fig12
Figure 12: Average throughput for and mobile stations.
fig13
Figure 13: Expected delay for and mobile stations.

Regarding the failure probability, Figure 14 shows the results for both schemes as a function of the arrival probability for MSs and MSs. Recall from the results in Figure 10 that our scheme encourages more aggressiveness in terms of channel access; that is, retransmission probabilities are higher for MPL-WRA than for WRA. However, our scheme greatly benefits from the capture effect. Figure 14(a) shows that the failure probability tends to be much higher for WRA than for MPL-WRA. The use of power diversity proves effective for boosting the performance of the WRA mechanism and it is only limited by the presence of accumulative noise (interference) caused by other adversarial MSs. Figure 14 shows that the failure probabilities increase as the arrival probability or the number of mobile station increases. An interesting feature is that in the case of a large-sized system, the failure probability tends to become constant for any offered load.

fig14
Figure 14: Failure probability for and 50 mobile stations versus the arrival rate .
5.3. Performance of MPL-RWA versus Network Size

In a real setup, it is most likely that the number of MSs will vary along; it is therefore worthwhile to explore the performance of our proposal as a function of the number of MSs. Towards this goal and based on our previous results, we set the system parameters to mW () with , and at three different values for the arrival probability (0.1, 0.5, and 0.9). The latter values correspond to a low, mild/average, and high activity MSs.

Figures 15 and 16 provide the optimal retransmission probability, the optimal average contention window size, the average throughput, and the expected delay, respectively. As expected, the retransmission probability decreases as the number of active MSs increases so as to counter expected collisions.

fig15
Figure 15: Optimal retransmission probability and optimal contention window size under different number of mobile stations.
fig16
Figure 16: Average throughput and expected delay under different number of mobile stations.

Similar to our first set of results, the optimal throughput converges to 0.6 as the number of stations is increased. Note that since we are carrying out a joint optimization of the throughput and delay, the expected delay does not increase exponentially, but rather linearly as a function of the number of MSs. This can be explained by analyzing the form of expression (12) and by noticing that as more active MSs join the system the average throughput converges to a constant value, while the average number of ranging request tends to grow linearly as a function of the number of active MSs.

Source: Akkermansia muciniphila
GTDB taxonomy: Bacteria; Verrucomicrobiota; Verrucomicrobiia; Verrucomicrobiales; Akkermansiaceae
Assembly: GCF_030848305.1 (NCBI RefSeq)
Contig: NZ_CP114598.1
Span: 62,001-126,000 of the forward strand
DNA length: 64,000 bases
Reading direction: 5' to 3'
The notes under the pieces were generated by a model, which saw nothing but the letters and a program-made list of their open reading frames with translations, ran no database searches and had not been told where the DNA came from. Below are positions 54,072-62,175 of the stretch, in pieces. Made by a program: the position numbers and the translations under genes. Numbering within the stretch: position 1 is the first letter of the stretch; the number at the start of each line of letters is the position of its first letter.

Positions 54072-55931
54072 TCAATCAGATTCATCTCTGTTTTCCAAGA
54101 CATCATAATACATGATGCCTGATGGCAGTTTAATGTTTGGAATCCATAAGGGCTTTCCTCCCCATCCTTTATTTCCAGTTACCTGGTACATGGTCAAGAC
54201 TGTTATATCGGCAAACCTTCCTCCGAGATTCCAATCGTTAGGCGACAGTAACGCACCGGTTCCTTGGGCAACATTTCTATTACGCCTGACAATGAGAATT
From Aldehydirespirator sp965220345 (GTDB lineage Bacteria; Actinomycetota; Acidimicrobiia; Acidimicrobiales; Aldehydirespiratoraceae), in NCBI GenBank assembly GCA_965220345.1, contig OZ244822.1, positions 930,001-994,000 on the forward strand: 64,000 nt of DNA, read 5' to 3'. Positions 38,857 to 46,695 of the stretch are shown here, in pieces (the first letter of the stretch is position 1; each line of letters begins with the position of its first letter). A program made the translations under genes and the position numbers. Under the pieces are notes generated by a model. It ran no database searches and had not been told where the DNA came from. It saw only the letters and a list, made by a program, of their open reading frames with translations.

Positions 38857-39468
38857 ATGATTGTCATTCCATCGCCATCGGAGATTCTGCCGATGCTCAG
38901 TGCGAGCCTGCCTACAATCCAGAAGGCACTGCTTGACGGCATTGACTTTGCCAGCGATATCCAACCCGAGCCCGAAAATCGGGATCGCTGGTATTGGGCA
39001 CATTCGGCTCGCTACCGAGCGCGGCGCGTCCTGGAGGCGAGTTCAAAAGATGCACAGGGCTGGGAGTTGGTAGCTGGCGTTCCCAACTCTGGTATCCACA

In order to optimize the network throughput, the stations are required to reduce their retransmission probability in order to avoid more failure transmission. Even though this will result in a wider window size and an increase on the expected delay, the mechanism ensures that the network will maintain an effective throughput as high as 60%.

6. Concluding Remarks

This paper presents MPL-WRA, a random access protocol for wireless networks using multiple power levels. We have built a Markovian model incorporating a power diversity scheme. Due to the capture effect, the base station may correctly decode the packet in the presence of collisions. Yet, accumulative signals corresponding to other simultaneous packets are simply considered as interference and therefore filtered out. When the instantaneous SINR is higher than the target threshold, a successful capture is declared. Function of the steady state vector and several performance metrics are derived, for instance, average throughput and expected delay. A detailed discussion on the existence of an optimal solution is provided. Under our algorithm, simulation results show that mobile stations are more aggressive, that is, transmit at higher probabilities. A quite paradoxical result is that our MPL-WRA scheme encourages more transmissions. Intuitively, this may cause more concurrent access, but taking advantage from the capture effect, the average throughput and expected delay are both enhanced. In contrast to standard WRA where achievable bandwidth utilization is around (see [22]), MPL-WRA can achieve an upper bound of around .

We identify many research issues worth of further exploration. First, we are interested in exploring the noncooperative behaviour of mobile stations under the intervention of a leader, from game theory perspective. Second, we are interested in a strategic decoding of picked chunks, exploiting asynchrony across successive collisions such in ZigZag: a new iterative interference cancellation, where the algorithm attains the same throughput as if the colliding packets were a priori scheduled in separate time slots as described in [23]. Finally, we believe that MPL-WRA may have wider usage in wireless networking than what has been explored in this paper.